Don't understand this 'sizeof' expression.

This is a discussion on Don't understand this 'sizeof' expression. within the C Programming forums, part of the General Programming Boards category; This is copied from my C book: "Finally, if data is defined as an array of struct dataEntry elements, the ...

  1. #1
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    Don't understand this 'sizeof' expression.

    This is copied from my C book: "Finally,
    if data is defined as an array of struct dataEntry elements, the expression
    sizeof (data) / sizeof (struct dataEntry)
    gives the number of elements contained in data (data must be a previously defined"

    I don't get how that gives the # of elements contained in data. Isn't that dividing the size of data by the size of data entry structure? If so, how does that give the # of elements in data?

  2. #2
    SAMARAS std10093's Avatar
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    Probably you should make a small program and print to screen what sizeof(data) gives and what sizeof(struct dataEntry) gives
    Code - functions and small libraries I use


    It’s 2014 and I still use printf() for debugging.


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    How are data and dataEntry defined?

    struct dataEntry
    .
    .
    .

    struct dataEntry data?

  4. #4
    SAMARAS std10093's Avatar
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    Run this
    Code:
    #include <stdio.h>
    
    struct foo{
            int data;
    };
    
    int main(void)
    {
            struct foo array[] = {{0}, {1}, {2}, {3}, {4}, {5}};
            printf("%u\n", sizeof(struct foo));
            printf("%u\n", sizeof(array));
            printf("%u\n", sizeof(array)/sizeof(struct foo));
    
            return 0;
    }
    Notice that I am not giving you the output, because we should learn to try things by yourself
    Code - functions and small libraries I use


    It’s 2014 and I still use printf() for debugging.


    "Programs must be written for people to read, and only incidentally for machines to execute. " —Harold Abelson

  5. #5
    and the hat of int overfl Salem's Avatar
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    It's more conveniently (and usefully) written as
    sizeof(array)/sizeof(array[0])
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    I usually use this macro:
    Code:
    #define NELEMS(obj) (sizeof(obj)/sizeof(*obj))
    Then you can just write NELEMS(array)

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    Quote Originally Posted by c99tutorial View Post
    I usually use this macro:
    Code:
    #define NELEMS(obj) (sizeof(obj)/sizeof(*obj))
    Then you can just write NELEMS(array)
    Can you explain what that means? I still don't get it. Doesn't that always give 1.

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    Suppose you write this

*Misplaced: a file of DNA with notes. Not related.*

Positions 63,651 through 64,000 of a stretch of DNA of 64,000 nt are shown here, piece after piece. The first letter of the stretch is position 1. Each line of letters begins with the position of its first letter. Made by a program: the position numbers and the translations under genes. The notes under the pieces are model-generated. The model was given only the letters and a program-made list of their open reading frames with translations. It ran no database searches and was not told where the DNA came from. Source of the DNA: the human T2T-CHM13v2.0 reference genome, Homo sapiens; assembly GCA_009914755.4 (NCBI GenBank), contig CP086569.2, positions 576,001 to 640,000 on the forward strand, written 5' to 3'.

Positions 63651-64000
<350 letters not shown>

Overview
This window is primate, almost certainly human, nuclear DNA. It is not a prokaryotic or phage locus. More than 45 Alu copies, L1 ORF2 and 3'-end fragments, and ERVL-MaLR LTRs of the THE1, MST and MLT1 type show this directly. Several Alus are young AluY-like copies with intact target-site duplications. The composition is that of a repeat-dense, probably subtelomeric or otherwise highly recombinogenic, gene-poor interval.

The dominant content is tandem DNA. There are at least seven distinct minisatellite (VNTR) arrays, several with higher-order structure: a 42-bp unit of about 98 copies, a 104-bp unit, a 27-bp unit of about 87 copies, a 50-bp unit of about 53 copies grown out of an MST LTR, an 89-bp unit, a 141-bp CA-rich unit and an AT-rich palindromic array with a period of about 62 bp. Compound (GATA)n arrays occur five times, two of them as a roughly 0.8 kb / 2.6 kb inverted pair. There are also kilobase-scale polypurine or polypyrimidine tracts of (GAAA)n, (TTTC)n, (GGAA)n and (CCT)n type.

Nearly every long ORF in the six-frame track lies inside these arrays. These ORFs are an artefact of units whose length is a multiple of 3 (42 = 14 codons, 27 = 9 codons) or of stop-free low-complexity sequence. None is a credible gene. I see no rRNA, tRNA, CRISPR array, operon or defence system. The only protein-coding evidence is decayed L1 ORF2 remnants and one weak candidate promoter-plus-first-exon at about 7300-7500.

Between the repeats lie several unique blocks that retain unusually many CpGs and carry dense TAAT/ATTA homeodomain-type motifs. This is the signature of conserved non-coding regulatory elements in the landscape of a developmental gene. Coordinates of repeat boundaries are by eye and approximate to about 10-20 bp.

Code:
    char buf[1000];
    printf("%d\n", NELEMS(buf));
    sizeof buf is 1000 and sizeof *buf is 1, so the result is 1000 elements. The nice thing about the macro is that it works for any object like an array of structs or doubles, etc.

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    Quote Originally Posted by c99tutorial View Post
    Suppose you write this

    Code:
    char buf[1000];
    printf("%d\n", NELEMS(buf));
    sizeof buf is 1000 and sizeof *buf is 1, so the result is 1000 elements. The nice thing about the macro is that it works for any object like an array of structs or doubles, etc.
    Wiat why is sizeof(*buf)=1? Was that something defined?

  10. #10
    Code Goddess Prelude's Avatar
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    Quote Originally Posted by pyroknife View Post
    Wiat why is sizeof(*buf)=1? Was that something defined?
    sizeof(*buf) is essentially sizeof(char), which is guaranteed to be 1 in all cases.
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    Quote Originally Posted by pyroknife View Post
    Wiat why is sizeof(*buf)=1? Was that something defined?
    In C, aggregates are treated as pointers. So buf is a pointer to char, *buf is a char, and sizeof(char) is 1, of course. If buf is an array of something else, then the size will change accordingly.

    Code:
    double buf[100];
    printf("%d\n", NELEMS(buf));

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    Oh okay, but did you have to define *buf=char?

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    You already did.

    Code:
    char buf[100];
    If you reference *buf within this scope, the compiler knows that *buf is a char, and it also knows that sizeof buf is 100.

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    Oh thank you.

    What if we defined:
    int buf[100]

    What would be the size of *buf now?

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    Never mind, I don't think my previous question can be answered since a variable int can have many different sizes.

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